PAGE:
Where Will the NZ Government Get the Money for its Dramatic Increase in Spending? Tax, Borrow or Just Print it?
Speaking of budget deficits. Even the mainstream media is contemplating questions like where will the NZ government get the money for the huge increase in spending? Tax, borrow or just print it?
Former NZ Herald economics editor Brian Fallow posed just such a question this week.
He points out an interesting exchange between MP David Seymour and the head of the NZ central bank:
“Seymour raised the question of what would happen when the time came for bonds to be redeemed. “I suspect politicians here as elsewhere will find it more attractive to tax less and spend more and roll over the bonds ad infinitum,” he said.
“In that case is it a tax on people who have New Zealand dollar savings, who find that their share of the New Zealand dollars in the world is less, and the goods and services they wish to buy cost more because you have inflated the currency?”
Orr replied: “Yes over time Government debt will either be paid back or rolled over. Since the days of Julius Vogel we have owed somebody something. Fortunately this time we start from a very low debt to GDP position and, judging from what we are seeing, we are going to get back to an average historical position.
“What we [the Reserve Bank] are doing is transferring those long-term IOUs into short-term cash. We are doing it through the secondary market, not buying it directly off the Government…It is a way of effectively monetising, or creating the cash for people to spend.”
Fallow points out that a balance must be made on not crowding out the private sector buyers of the NZ government bonds.
Remember, QE is the central bank creating currency to buy government bonds to keep interest rates low. We’re told by the central planners: “It’s okay because we will eventually sell off our bond holdings”.
However as David Seymour rightly pointed out. This is not that easy to do. The US Federal Reserve found that out. See: Federal Reserve Balance Sheet Reduction: Why is it Now Growing Again?
The RBNZ’s initial $30 billion QE equated to 35% of central government debt securities on issue at the start of March.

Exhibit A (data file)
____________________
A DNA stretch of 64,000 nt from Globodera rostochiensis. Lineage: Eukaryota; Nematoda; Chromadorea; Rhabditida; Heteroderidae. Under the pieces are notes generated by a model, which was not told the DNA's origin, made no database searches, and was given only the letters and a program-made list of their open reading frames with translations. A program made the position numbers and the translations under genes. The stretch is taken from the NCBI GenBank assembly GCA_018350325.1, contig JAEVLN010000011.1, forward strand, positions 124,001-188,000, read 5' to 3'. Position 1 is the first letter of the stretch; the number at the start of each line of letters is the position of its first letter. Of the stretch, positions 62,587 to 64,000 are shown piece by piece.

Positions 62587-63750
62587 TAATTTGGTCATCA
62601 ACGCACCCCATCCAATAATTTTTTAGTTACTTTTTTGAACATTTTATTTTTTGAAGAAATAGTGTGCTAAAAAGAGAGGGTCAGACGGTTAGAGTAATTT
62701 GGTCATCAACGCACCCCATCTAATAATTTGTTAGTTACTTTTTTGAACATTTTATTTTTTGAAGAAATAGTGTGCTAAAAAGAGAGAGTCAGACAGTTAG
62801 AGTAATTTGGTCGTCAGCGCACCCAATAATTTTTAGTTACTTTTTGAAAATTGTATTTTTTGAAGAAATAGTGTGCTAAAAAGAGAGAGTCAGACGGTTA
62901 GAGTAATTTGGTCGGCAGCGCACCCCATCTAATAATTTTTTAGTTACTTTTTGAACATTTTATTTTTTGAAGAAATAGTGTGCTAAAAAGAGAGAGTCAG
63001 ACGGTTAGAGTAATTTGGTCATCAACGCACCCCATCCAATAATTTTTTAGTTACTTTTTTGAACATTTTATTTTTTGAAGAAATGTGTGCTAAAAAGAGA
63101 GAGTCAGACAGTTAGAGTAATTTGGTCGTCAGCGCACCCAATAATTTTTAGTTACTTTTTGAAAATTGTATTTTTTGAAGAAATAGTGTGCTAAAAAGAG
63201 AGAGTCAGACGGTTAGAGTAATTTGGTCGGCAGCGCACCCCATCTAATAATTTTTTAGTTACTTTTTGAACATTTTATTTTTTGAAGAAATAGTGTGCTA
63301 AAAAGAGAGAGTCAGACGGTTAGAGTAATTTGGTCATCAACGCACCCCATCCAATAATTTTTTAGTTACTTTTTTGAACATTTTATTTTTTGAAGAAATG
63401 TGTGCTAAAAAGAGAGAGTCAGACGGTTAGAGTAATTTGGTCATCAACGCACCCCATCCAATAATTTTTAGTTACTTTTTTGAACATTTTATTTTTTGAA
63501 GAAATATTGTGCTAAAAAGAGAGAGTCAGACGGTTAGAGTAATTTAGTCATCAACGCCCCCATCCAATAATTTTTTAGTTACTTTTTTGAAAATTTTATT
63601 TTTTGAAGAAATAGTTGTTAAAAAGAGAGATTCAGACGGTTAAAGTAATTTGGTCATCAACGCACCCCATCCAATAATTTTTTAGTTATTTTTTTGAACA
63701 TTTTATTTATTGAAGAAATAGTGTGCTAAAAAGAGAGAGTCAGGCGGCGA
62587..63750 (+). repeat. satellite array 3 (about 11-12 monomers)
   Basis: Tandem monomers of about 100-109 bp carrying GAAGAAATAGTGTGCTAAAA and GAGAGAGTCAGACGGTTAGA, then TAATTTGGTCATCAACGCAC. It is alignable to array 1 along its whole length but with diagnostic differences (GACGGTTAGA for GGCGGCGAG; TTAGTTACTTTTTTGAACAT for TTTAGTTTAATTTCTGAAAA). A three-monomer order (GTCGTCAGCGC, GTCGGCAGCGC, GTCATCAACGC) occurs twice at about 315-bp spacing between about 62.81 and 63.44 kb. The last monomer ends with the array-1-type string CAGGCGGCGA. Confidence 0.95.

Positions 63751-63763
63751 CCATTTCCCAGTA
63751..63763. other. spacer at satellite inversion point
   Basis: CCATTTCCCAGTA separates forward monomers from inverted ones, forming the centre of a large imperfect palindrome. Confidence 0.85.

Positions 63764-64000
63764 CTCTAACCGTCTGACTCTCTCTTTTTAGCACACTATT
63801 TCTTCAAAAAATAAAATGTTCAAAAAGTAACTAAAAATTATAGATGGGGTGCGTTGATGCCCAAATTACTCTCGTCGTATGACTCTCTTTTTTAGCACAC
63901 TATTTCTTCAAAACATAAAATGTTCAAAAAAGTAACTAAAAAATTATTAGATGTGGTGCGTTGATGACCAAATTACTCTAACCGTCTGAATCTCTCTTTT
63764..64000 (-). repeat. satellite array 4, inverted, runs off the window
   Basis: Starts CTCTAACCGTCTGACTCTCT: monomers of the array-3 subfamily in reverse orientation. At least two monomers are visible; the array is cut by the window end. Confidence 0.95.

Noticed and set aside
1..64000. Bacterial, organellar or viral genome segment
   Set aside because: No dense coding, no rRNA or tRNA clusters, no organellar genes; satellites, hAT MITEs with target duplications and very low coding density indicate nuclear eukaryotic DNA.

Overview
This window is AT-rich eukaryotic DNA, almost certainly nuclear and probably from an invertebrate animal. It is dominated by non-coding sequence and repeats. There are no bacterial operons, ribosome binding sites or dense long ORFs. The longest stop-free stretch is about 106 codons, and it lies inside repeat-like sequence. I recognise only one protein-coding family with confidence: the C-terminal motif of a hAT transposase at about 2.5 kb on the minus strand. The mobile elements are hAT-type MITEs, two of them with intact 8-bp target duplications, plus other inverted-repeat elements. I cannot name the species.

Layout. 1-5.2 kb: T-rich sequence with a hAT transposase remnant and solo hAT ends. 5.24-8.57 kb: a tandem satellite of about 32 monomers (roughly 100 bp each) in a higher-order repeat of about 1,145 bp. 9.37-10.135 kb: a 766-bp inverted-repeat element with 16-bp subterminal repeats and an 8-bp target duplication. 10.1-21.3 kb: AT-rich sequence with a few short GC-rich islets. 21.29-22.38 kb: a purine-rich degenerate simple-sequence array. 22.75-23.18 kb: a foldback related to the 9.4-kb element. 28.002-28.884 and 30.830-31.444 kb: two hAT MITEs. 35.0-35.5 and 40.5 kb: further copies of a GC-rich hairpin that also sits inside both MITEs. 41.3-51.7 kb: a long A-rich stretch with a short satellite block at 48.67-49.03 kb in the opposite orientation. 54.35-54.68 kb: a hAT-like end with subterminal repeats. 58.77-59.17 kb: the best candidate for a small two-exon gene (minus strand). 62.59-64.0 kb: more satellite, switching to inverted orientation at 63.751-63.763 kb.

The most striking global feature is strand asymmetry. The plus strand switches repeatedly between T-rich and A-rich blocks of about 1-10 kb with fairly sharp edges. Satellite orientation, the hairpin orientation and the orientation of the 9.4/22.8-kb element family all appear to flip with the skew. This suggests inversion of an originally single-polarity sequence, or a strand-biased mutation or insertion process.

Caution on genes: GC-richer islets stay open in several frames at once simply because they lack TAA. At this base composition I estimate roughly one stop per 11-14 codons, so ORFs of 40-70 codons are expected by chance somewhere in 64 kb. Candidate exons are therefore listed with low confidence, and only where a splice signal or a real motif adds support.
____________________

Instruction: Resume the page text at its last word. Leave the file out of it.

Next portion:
As we said last week, even ASB Thinks the RBNZ Will Also Expand QE.
Odds are the RBNZ will also find it difficult to stop QE, now that it has begun. Brian Fallow concludes:
“If the [RBNZ] sees 40% of the stock of bonds on issue as some kind of upper limit before crowding out becomes an issue, then as a matter of simple arithmetic if the stock of bonds on issue were, say, to roughly double from 25 to 50% of GDP, it could buy up 80% of the increase before reaching that level. That would require roughly doubling its QE “budget”.
Beyond that point direct monetary financing — currently a barely discernible dot on the horizon of possibility — might well loom larger as a prospect.”
We think the rate things are progressing, that dot may turn into a quite large boulder before too long. And the RBNZ will find itself in a similar position to the US central bank. Where it is directly monetising (a.k.a. printing) the government budget deficit.
David Seymour might not realise it (or maybe he does?), but his question to the RBNZ governor is a strong recommendation for the public to buy gold and silver.
Q.E. is “a tax on people who have New Zealand dollar savings, who find that their share of the New Zealand dollars in the world is less, and the goods and services they wish to buy cost more because [the RBNZ has] inflated the currency.”
Get in contact if you have any questions about how to protect yourself from RBNZ inflated currency by buying gold or silver.
- Email: firstname.lastname@example.org
- Phone: 0800 888 GOLD ( 0800 888 465 ) (or +64 9 2813898)
- or Shop Online with indicative pricing